Many critics like Jerome Powell, Larry Summers and Larry Fink would disagree and call MMT garbage, “voodoo economics” or potentially reckless.

The main arguments are that this form of monetisation will lead to hyperinflation at some point and the potential collapse of the currency. These thoughts seem sensible in theory, but recent events involving quantitative easing and deficit spending have not offered any real-life support.

If US budget deficits and spending continue to expand, we may get more of an idea if the fear of inflation is true, but record low unemployment levels have yet to spike significant growth or wage inflation. I suspect, however, is it is not that simple. In fact, I think demographics and low productivity may have more to do with inflation than government spending and deficits.

A couple things to consider. Governments are not necessarily the most efficient spenders of capital. Thus, having any government become a massive allocator of capital is most likely to lead to a very inefficient and likely suboptimal investment outcome.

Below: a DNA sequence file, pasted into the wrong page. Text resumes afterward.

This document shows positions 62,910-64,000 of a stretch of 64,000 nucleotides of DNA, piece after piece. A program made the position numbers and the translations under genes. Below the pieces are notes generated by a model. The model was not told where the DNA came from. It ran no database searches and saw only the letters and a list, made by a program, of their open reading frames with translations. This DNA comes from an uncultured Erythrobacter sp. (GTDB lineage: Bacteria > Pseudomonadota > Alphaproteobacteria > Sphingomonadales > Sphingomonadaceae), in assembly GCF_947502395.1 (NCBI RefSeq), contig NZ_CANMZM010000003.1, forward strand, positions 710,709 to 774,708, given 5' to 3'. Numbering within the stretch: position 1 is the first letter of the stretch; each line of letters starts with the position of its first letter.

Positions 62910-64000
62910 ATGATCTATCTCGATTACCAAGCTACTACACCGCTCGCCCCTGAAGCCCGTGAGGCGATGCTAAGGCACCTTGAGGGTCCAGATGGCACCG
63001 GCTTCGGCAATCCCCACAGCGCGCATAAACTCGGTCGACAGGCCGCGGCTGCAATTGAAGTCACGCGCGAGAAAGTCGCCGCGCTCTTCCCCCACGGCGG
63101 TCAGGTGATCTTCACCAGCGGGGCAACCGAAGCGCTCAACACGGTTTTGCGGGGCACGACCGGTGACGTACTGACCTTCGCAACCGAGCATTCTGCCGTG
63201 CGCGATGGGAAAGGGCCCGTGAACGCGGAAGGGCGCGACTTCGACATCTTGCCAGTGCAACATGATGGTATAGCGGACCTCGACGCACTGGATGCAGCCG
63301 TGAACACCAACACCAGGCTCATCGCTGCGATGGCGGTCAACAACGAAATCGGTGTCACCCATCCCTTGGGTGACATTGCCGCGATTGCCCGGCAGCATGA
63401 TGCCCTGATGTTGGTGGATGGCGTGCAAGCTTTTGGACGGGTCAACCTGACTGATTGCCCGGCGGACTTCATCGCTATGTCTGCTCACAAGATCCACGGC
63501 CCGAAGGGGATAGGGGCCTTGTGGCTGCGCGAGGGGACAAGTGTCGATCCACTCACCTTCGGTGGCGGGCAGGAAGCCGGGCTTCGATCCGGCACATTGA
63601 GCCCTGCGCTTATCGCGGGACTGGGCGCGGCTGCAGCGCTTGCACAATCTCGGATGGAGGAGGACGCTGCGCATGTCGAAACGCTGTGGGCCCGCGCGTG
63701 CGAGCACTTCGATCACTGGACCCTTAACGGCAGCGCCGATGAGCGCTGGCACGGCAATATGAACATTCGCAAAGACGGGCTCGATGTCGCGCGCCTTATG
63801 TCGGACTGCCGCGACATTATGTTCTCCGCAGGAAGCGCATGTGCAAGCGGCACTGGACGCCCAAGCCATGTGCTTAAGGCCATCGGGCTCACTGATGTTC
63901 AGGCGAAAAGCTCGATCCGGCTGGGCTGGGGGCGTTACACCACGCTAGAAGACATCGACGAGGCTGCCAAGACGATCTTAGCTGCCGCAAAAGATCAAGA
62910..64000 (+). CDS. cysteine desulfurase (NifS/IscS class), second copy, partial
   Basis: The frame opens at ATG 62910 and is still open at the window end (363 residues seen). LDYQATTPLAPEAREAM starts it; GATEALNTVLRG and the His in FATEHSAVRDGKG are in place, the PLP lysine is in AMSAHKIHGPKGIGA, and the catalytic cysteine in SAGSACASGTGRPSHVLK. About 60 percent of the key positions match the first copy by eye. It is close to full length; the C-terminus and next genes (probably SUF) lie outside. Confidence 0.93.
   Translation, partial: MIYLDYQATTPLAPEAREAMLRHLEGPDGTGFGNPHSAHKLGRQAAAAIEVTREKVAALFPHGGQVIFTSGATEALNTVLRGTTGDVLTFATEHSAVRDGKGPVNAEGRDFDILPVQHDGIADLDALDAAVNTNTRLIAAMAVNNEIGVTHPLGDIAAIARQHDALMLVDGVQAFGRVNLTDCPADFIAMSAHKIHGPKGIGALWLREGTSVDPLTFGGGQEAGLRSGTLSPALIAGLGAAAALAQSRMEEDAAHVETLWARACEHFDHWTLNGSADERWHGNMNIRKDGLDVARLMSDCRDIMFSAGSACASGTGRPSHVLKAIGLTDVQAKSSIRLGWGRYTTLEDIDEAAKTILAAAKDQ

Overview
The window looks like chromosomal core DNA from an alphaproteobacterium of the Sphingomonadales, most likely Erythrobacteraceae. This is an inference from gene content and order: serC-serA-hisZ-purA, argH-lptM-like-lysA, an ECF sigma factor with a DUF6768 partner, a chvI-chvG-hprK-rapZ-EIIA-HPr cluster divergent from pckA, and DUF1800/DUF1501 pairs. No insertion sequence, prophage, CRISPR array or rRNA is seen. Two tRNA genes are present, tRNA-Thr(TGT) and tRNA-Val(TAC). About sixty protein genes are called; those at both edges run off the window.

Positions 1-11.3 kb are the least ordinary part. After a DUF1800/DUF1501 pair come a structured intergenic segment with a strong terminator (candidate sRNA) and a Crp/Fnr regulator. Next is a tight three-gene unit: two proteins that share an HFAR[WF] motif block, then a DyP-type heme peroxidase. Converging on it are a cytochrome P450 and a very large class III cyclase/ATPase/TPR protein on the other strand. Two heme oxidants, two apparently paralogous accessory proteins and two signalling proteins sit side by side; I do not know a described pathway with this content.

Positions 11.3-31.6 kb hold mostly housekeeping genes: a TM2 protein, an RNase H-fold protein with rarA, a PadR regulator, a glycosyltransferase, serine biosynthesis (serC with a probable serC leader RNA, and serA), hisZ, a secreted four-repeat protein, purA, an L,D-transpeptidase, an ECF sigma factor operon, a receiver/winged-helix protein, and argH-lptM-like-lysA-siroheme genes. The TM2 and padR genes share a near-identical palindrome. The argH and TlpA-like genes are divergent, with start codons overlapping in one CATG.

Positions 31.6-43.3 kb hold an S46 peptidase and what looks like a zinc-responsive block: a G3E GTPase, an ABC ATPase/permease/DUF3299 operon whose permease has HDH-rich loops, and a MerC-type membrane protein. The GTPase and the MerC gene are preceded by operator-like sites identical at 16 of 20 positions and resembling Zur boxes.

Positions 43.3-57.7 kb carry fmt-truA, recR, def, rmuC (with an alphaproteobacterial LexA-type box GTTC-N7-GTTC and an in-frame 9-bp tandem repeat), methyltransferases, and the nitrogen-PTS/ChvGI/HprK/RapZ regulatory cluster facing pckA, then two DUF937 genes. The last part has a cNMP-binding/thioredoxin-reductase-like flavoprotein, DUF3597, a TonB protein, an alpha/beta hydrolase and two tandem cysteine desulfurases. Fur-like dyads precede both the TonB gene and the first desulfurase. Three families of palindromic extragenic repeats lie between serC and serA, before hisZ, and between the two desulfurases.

I would prefer the focus was on allowing the private markets to keep more money and allocate it as they feel fit. In some cases, involving social issue this may not become a private sector focus.

The cases of equality of opportunity in education and healthcare, for example, it may be necessary for government to step in and support greater access, but for initiatives that involve capital spending in new endeavours and business, like the “Green Deal”, it would be better to reduce regulation and create a fertile environment for competition and/or investment.

The second consideration when one debates the merits of MMT is the current environment. Almost every major central bank is involved in some form of monetary experiment. If this were not the case, would currencies be as stable and inflation so benign? We may be in a unique period in which major financial players are all conducting central bank intervention so relative attractiveness of currencies is all very similar. For example, if Japan suddenly rolled back its aggressive monetary policy and Europe also became less accommodative, while the US engaged in a more aggressive MMT-style policy, I would find it unlikely that the dollar would remain stable in value. Given the fact that everyone is doing it, however, currency allocators have no clear-cut option to convert — currencies are essentially relative game.